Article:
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J Hum Kinet. 2015 Apr 7;45:177-85. doi: 10.1515/hukin-2015-0018. eCollection 2015 Mar 29.

Acute effects of different stretching techniques on the number of repetitions in a single lower body resistance training session.

Author information

1
Federal University of Rio de Janeiro. Postgraduate Program in Physical Education Stricto Sensu/ UFRJ. Rio de Janeiro, Brazil.
2
Federal University of Rio de Janeiro. Postgraduate Program in Physical Education Stricto Sensu/ UFRJ. Rio de Janeiro, Brazil. ; Department of Physical Education, Associate Graduate Program in Physical Education UPE / UFPB, João Pessoa, Paraíba -Brazil.
3
California State University, Fullerton. Department of Kinesiology. Fullerton, California.
4
Federal University of Rio de Janeiro. Postgraduate Program in Physical Education Stricto Sensu/ UFRJ. Rio de Janeiro, Brazil. ; University Estacio de Sá, Rio de Janeiro, Rio de Janeiro - Brazil.

Abstract

This study aimed to investigate the acute effects of passive static and ballistic stretching on maximal repetition performance during a resistance training session (RTS). Nine male subjects underwent three experimental conditions: ballistic stretching (BS); passive static stretching (PSS); and a specific warm-up (SW). The RTS was composed of three sets of 12RM for the following exercises: leg press 45 (LP), leg extension (LE), leg curl (LC), and plantar flexors (PF). Performance of six sessions was assessed 48 hours apart. The first visit consisted of a familiarization session including stretching methods and exercises used in the RTS. On the second and third visit, a strength test and retest were performed. During the fourth to the sixth visit, the volunteers randomly performed the following protocols: BS+RTS; PSS+RTS; or SW+RTS. For the sum of the RM number of each three-set exercise, significant differences were found between PSS vs. SW for the LP (p = 0.001); LE (p = 0.005); MF (p = 0.001); and PF (p = 0.038). For the comparison between the methods of stretching PSS vs. BS, significant differences were found only for the FP (p = 0.019). When analyzing the method of stretching BS vs. SW, significant differences were found for the LP (p = 0.014) and MF (p = 0.002). For the total sum of the RM number of three sets of the four exercises that composed the RTS, significant differences were observed (p < 0.05) in the following comparisons: PPS vs. SW (p = 0.001), PPS vs. BS (p = 0.008), and BS vs. SW (p = 0.002). Accordingly, the methods of passive static and ballistic stretching should not be recommended before a RTS.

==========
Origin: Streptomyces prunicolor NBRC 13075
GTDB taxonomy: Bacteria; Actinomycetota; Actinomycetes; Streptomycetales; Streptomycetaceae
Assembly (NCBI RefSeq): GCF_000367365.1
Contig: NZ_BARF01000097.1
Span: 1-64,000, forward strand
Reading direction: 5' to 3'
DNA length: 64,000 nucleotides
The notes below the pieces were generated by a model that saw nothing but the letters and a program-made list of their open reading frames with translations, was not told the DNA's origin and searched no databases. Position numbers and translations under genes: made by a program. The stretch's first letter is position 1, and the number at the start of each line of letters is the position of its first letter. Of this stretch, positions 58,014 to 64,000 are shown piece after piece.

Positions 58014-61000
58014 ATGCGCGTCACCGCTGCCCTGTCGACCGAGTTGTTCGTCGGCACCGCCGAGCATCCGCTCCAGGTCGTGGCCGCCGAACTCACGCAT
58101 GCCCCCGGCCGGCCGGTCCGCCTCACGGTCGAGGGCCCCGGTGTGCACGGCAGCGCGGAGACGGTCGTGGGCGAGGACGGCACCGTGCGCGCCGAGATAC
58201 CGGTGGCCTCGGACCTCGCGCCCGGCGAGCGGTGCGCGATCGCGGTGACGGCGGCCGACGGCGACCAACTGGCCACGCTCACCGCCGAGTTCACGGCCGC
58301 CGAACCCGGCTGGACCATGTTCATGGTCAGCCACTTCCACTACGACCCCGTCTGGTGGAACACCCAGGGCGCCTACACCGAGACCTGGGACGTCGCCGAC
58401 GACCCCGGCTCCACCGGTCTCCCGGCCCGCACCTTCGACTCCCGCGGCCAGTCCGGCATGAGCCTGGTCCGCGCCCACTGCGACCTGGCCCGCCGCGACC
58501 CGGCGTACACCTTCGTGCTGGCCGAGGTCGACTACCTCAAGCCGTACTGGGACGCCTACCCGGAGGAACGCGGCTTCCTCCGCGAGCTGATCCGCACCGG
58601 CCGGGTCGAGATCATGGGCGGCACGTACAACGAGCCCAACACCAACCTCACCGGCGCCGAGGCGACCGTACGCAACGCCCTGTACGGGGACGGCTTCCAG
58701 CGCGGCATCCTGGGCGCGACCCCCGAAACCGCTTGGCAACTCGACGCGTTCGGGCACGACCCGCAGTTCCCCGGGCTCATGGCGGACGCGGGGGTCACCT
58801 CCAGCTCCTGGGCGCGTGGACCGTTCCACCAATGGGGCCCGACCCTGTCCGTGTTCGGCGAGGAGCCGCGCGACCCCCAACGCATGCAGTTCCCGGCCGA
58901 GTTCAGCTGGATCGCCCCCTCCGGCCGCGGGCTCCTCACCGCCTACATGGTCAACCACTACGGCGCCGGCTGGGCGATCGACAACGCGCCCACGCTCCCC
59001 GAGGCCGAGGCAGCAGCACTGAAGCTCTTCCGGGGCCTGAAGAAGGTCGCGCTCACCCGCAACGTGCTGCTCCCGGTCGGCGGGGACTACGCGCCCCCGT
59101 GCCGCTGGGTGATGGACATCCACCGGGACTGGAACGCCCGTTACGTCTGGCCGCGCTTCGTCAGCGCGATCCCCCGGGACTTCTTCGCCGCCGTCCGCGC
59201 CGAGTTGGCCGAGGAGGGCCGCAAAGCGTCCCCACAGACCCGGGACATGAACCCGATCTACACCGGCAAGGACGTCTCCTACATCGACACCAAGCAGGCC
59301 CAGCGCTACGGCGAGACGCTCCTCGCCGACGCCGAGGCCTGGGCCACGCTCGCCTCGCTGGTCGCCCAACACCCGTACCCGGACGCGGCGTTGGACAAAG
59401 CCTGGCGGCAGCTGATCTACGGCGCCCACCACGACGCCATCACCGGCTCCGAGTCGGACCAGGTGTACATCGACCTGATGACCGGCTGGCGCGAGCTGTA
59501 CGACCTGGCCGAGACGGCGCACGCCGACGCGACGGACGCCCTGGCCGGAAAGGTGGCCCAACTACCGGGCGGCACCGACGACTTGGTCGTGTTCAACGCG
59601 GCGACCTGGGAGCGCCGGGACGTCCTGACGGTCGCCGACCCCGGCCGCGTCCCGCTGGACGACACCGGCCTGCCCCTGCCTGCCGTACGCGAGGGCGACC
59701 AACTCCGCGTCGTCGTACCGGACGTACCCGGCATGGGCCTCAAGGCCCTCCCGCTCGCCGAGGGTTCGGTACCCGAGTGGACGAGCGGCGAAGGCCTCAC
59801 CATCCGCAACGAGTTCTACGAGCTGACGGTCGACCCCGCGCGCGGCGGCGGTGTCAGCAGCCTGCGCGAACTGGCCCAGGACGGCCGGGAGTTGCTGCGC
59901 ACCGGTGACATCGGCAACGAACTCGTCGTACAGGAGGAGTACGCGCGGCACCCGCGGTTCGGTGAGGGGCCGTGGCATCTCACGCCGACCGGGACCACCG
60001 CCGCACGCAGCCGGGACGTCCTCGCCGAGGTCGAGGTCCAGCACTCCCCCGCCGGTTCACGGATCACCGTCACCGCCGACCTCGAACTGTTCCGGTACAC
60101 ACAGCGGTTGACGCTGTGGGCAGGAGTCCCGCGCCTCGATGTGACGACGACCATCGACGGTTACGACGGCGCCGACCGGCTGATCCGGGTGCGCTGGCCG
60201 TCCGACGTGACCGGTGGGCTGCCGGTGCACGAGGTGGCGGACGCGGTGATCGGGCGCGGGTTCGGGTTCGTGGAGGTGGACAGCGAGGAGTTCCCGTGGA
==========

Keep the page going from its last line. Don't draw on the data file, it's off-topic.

KEYWORDS:

ballistic stretching; lower limbs; muscular strength; passive stretching; warm-up

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